English speech competition streamed online
An English speaking contest was streamed online over the weekend because of COVID-19 with participants from all over the country telling stories about Chinese culture.
The EF Challenge was the sixth of its kind organized by EF Education First China but the first to be streamed online.
The competition invited English learners to compete in chanting ancient Chinese poems and telling stories of Chinese idioms in English in previous years, and this year’s challenge was for stories on four topics – Chinese food, architecture, intangible heritage and festivals.
Because of COVID-19, the event started online in January and received more than a million submissions from more than 300 EF learning centers in over 60 cities on the Chinese mainland.
Nine students made it into the final in preschool, primary and secondary school age groups. All spoke fluent English and dressed up to make their speeches and stories more interesting. Wang Peiran, 4, dressed in Peking Opera costume to talk about the genre. Tian Kaixin, a secondary school student, started with a story about Belgian pianist creating a charity song with Chinese bianzhong, or chime bells, during the pandemic to talk about her thoughts on the combination of Western rock and traditional Chinese music.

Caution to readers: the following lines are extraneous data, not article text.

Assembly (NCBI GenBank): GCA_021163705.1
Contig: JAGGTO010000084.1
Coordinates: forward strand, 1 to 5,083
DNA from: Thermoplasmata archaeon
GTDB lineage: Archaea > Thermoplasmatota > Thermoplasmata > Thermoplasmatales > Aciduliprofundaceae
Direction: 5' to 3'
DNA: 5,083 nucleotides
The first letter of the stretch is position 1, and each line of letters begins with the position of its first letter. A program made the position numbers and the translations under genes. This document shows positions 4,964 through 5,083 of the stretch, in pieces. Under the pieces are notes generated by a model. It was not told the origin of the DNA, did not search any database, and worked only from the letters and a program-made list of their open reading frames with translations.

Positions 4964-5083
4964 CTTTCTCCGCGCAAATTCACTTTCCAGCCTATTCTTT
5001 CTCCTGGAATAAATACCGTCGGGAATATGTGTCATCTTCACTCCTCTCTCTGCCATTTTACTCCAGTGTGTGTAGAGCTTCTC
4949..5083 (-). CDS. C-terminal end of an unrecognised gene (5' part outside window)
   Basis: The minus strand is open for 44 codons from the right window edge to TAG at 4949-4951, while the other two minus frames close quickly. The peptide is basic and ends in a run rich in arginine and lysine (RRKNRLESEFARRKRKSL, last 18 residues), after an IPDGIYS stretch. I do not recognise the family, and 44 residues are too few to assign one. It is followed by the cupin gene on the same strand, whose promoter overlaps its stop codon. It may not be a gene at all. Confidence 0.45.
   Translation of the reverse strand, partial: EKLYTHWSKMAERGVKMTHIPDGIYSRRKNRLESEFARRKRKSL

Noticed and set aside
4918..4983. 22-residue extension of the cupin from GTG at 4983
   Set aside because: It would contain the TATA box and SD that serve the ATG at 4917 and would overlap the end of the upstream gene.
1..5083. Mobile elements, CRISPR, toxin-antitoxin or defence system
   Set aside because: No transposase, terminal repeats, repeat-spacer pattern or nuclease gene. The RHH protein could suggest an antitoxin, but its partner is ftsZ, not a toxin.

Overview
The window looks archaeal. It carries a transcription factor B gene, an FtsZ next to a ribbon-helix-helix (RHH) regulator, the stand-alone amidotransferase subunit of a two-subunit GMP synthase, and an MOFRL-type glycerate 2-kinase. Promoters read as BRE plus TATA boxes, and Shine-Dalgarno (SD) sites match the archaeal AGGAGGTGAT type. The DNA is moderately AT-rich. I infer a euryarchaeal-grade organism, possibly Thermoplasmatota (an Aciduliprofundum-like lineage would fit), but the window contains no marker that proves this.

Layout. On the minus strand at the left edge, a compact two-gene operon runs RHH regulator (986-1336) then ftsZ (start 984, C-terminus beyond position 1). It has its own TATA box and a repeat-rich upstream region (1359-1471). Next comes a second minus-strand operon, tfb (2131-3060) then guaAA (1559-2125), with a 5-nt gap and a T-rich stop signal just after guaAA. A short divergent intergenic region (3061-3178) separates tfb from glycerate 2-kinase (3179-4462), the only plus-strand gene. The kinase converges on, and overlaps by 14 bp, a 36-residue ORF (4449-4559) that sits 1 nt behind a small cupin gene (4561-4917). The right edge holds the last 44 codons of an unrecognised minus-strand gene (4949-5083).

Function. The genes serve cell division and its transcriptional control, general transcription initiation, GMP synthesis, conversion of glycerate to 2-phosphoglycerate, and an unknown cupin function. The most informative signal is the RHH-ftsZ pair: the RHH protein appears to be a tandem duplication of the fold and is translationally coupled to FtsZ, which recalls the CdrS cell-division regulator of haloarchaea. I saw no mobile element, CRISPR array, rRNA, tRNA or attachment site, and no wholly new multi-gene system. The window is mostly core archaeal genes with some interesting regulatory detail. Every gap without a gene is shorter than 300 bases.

Wei Jikun from Nanning, capital of south China's Guangxi Zhuang Autonomous Region, was the preschool group champion. Lei Xinyi from Shanghai won the primary school group while Zhu Zhiyi, from Guangzhou in Guangdong Province, won the secondary school group.
“As an international language, English can not only empower young Chinese students in facing challenges in the new age, but also enable them to tell stories about China in English well, showing confidence in their own culture,” said Bai Jiaoyu, president of Kids & Teens at EF Education First China.
“When our children are telling stories of China in English, they have surpassed the first two phases in learning English — using it to communicate with the world and learn cultures around the world,” she said. “They are now at the third phase – using English to transmit Chinese culture.”